This year Fordham is dedicating time to recognizing student mental health by participating in a national event called “Fresh Check” Day. Fresh Check Day is organized by the Jordan Porco Foundation, which is a family organization founded by a family after their son committed suicide in college. Through this organization, several schools across the country have began taking part in this event in an attempt to recognize the stresses of college and communicate the importance of mental health.
I have always faced anxiety in life. It began when I was young when my parents separated. I couldn’t sleep at night, talking to friends was a challenge and I was even afraid of my dad for a while, which was not his fault.
It’s 2020, and although this may seem like another typical article regarding the presidential election, I can assure you that it is not. While watching the Democratic debate on February 19th, I managed to actually stay awake for the full two hours of the debate, a feat I am exceptionally proud of. I do not say this in such a way as to dismiss any of the candidates, but simply to say that I found this particular debate quite substantive and closely relevant to my personal concerns in the current political realm.
The 2020 Democratic Presidential Primaries got off to a great start earlier this month when a series of cascading errors prevented the Iowa Caucus from releasing full results for days.
Since my last article about the cafeteria, major changes have occurred in the Marketplace both gastronomically and socially. The new changes to the food offerings, food positionings, and Cafeteria policies enacted by the Aramark Corporation have surely impacted the student body but are minuscule in comparison to the cafeteria’s recent social shifts.
No, Roger Stone, one of Trump’s former campaign advisers, was not stoned this Thursday, but he was sentenced to forty months in prison for impeding Congress’s investiagation on Russian interference in the 2016 US presidental election. Now the public is wondering if Trump will attempt to pardon Mr. Stone. Provided is the list of Roger Stone’s Ten Rules
On Tuesday, President Donald Trump issued a series of 7 pardons and 4 commutions. Despite the president’s own legal trouble with impeachment and numerous accounts of sexual assault or harassment, the president did not hold back when exercising his presidential power to pardon. According to CNN, the reasons for said pardons were extremely vague. The president is quoted as saying “These are all people that you have to see the recommendations. I rely on recommendations, very importantly.”
Raging rallies were held by Democratic Sen. Bernie Sanders, I-Vt in Iowa to gain support for his presidential campaign the week leading up to the Iowa Caucus. The rallies resembled a music festival complete with beer, live music, and a multitude of millennials. The event even gained a festival-inspired nickname ‘Bernchella.’ Bon Iver, Vampire Weekend and a variety of other musicians performed to show their support. Some songs on Vampire Weekend’s setlist were “2021,” “Cape Cod Kwassa Kwassa,” and “Holiday.” Bon Iver’s gig included “Blood Bank,” “Flume” and “For Emma.”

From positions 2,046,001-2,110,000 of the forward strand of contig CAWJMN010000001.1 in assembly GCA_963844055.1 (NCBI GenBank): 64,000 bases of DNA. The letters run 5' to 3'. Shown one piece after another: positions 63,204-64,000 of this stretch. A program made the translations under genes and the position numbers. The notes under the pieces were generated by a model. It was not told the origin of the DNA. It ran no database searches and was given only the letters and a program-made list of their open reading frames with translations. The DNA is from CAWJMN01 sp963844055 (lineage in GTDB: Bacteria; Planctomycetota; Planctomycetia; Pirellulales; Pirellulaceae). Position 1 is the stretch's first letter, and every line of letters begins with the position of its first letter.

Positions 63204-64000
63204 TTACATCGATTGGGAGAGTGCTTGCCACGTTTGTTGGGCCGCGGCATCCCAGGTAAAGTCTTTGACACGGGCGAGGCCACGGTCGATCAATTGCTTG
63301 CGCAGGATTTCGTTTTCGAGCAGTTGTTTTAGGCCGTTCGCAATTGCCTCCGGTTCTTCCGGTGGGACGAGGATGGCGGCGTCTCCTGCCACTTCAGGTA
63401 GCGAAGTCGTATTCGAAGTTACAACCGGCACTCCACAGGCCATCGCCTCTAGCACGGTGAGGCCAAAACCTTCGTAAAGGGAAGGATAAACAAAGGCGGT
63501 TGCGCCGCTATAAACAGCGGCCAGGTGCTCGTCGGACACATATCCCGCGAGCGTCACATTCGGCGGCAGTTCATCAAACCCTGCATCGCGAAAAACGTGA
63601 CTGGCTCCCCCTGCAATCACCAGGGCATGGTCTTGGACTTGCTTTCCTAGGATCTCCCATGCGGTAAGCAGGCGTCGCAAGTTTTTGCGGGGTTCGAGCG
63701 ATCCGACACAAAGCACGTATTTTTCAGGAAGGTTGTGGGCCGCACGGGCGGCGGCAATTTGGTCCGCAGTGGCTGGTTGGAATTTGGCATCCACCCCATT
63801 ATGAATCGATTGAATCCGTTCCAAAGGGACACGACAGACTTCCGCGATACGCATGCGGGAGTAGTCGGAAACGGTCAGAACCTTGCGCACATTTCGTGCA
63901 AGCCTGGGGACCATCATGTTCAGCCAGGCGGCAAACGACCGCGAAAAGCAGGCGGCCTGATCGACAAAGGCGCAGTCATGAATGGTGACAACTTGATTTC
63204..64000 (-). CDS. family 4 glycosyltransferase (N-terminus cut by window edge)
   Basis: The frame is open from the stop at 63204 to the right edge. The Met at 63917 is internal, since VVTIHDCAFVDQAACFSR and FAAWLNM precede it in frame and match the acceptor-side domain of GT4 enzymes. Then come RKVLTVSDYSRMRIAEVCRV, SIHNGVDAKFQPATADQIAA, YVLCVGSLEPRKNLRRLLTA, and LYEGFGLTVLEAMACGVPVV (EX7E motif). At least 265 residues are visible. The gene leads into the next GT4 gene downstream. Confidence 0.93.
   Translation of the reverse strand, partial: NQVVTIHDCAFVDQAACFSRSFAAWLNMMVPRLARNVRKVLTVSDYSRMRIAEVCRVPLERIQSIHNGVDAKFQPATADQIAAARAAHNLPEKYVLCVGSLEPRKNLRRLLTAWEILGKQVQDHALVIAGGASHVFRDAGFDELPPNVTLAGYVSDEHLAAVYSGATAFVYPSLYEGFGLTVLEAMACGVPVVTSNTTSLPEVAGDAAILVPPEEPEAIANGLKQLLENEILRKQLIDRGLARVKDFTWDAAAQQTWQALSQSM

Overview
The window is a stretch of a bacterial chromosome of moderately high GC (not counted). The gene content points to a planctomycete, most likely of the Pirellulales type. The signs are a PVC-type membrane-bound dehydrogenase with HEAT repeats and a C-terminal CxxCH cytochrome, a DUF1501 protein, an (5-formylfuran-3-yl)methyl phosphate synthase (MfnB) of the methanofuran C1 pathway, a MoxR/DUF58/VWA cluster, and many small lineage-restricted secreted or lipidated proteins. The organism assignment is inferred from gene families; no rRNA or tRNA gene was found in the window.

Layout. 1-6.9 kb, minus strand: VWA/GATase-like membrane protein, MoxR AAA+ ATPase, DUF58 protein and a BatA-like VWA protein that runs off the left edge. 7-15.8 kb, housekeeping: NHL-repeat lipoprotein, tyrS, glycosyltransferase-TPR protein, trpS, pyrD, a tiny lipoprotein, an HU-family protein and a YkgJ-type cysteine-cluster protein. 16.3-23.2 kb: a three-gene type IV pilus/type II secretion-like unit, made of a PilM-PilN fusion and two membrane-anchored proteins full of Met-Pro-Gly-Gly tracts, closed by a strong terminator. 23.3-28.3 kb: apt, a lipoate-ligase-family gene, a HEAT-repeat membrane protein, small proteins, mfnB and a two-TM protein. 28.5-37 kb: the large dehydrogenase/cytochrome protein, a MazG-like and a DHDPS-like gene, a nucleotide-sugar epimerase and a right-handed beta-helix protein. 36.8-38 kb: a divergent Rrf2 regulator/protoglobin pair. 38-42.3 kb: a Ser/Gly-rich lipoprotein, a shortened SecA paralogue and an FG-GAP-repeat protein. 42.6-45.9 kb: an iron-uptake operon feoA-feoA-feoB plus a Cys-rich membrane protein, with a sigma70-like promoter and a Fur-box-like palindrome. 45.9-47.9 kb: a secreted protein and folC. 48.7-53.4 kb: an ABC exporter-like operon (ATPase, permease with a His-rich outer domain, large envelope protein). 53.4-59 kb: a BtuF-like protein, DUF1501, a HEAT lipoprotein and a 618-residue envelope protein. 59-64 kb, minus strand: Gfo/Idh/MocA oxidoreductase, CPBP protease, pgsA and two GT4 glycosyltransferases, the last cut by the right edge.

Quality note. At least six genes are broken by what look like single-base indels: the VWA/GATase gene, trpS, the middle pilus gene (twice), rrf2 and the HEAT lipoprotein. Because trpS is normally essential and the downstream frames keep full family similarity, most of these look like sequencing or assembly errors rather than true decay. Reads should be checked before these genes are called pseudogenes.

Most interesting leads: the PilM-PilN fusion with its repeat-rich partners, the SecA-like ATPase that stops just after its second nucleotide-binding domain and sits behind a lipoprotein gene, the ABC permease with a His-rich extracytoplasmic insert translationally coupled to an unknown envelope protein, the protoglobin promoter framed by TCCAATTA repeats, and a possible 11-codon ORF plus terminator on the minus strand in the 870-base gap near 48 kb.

Despite the rallies’ reputation and festival-inspired nickname, they were in fact political.
The Fordham and Belmont communities have had a long, tenuous relationship with each other, to say the least. As we know, Fordham University has a student body that is predominantly both white and from upper-class backgrounds. In contrast, Belmont is incredibly ethnically diverse and one of the poorest in New York City. Specifically, 31% of Belmont residents fall below the poverty line. This compares to a Bronx average of 25% and a New York City average of 20%. Additionally, the average income in Bronx Community Board 6, which Belmont is located in, is a measly $25,972. To put that number in perspective, the average income in Bergen County, New Jersey, where many Fordham students originally hail from, is about $85,000. The unemployment rate in Belmont is much higher than the national average. As of the last count, it was about 16%. This is more than 5 times the national average!
Donald J. Trump has become the third president to be impeached. On December 18th, the House of Representatives voted to pass the two articles introduced, both on near-party line votes. The articles, for abuse of power and obstruction of congress, were passed on the strength of the Democratic caucus alone, with neither receiving a vote from a single Republican. An historic vote, Trump has now joined Andrew Johnson and Bill Clinton as the only presidents to be impeached by the House. The charges stem from the July 25th phone call between President Trump and newly elected Ukranian President Vlodymir Zelensky, during which President Trump appeared to ask Mr. Zelensky to open an investigation into Hunter Biden, the son of Democratic presidential hopeful and former Vice President Joe Biden, and his business dealings with large Ukranian companies. The caveat– that is, the quid pro quo of it all– is that routine military aid for Ukraine, several hundred million dollars of it, had been held up for the past few weeks before this, leading some to believe that Mr. Trump was conditioning the aid on Mr. Zelensky’s willingness to open an investigation into one of the President’s premier political rivals.